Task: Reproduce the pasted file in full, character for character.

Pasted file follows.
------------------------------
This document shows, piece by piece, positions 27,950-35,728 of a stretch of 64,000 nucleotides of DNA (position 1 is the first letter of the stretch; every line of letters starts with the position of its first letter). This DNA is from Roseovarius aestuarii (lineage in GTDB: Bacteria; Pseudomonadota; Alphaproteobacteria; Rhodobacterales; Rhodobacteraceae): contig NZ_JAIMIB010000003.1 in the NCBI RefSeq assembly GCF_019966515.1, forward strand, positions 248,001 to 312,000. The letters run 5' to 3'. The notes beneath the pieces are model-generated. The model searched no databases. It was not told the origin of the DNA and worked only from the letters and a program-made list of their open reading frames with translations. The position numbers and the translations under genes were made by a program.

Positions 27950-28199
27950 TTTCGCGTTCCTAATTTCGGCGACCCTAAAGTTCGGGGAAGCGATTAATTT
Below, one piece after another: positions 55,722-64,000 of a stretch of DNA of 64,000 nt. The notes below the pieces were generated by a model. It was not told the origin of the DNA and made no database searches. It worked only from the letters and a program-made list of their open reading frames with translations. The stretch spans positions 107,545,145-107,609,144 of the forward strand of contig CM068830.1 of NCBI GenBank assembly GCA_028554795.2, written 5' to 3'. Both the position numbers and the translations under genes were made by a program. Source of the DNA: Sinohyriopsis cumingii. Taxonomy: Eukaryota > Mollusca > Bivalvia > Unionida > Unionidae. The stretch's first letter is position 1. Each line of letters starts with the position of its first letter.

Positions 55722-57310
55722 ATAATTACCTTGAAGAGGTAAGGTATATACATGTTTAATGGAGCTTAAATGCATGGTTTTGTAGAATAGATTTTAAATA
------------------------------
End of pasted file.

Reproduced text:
This document shows, piece by piece, positions 27,950-35,728 of a stretch of 64,000 nucleotides of DNA (position 1 is the first letter of the stretch; every line of letters starts with the position of its first letter). This DNA is from Roseovarius aestuarii (lineage in GTDB: Bacteria; Pseudomonadota; Alphaproteobacteria; Rhodobacterales; Rhodobacteraceae): contig NZ_JAIMIB010000003.1 in the NCBI RefSeq assembly GCF_019966515.1, forward strand, positions 248,001 to 312,000. The letters run 5' to 3'. The notes beneath the pieces are model-generated. The model searched no databases. It was not told the origin of the DNA and worked only from the letters and a program-made list of their open reading frames with translations. The position numbers and the translations under genes were made by a program.

Positions 27950-28199
27950 TTTCGCGTTCCTAATTTCGGCGACCCTAAAGTTCGGGGAAGCGATTAATTT
Below, one piece after another: positions 55,722-64,000 of a stretch of DNA of 64,000 nt. The notes below the pieces were generated by a model. It was not told the origin of the DNA and made no database searches. It worked only from the letters and a program-made list of their open reading frames with translations. The stretch spans positions 107,545,145-107,609,144 of the forward strand of contig CM068830.1 of NCBI GenBank assembly GCA_028554795.2, written 5' to 3'. Both the position numbers and the translations under genes were made by a program. Source of the DNA: Sinohyriopsis cumingii. Taxonomy: Eukaryota > Mollusca > Bivalvia > Unionida > Unionidae. The stretch's first letter is position 1. Each line of letters starts with the position of its first letter.

Positions 55722-57310
55722 ATAATTACCTTGAAGAGGTAAGGTATATACATGTTTAATGGAGCTTAAATGCATGGTTTTGTAGAATAGATTTTAAATA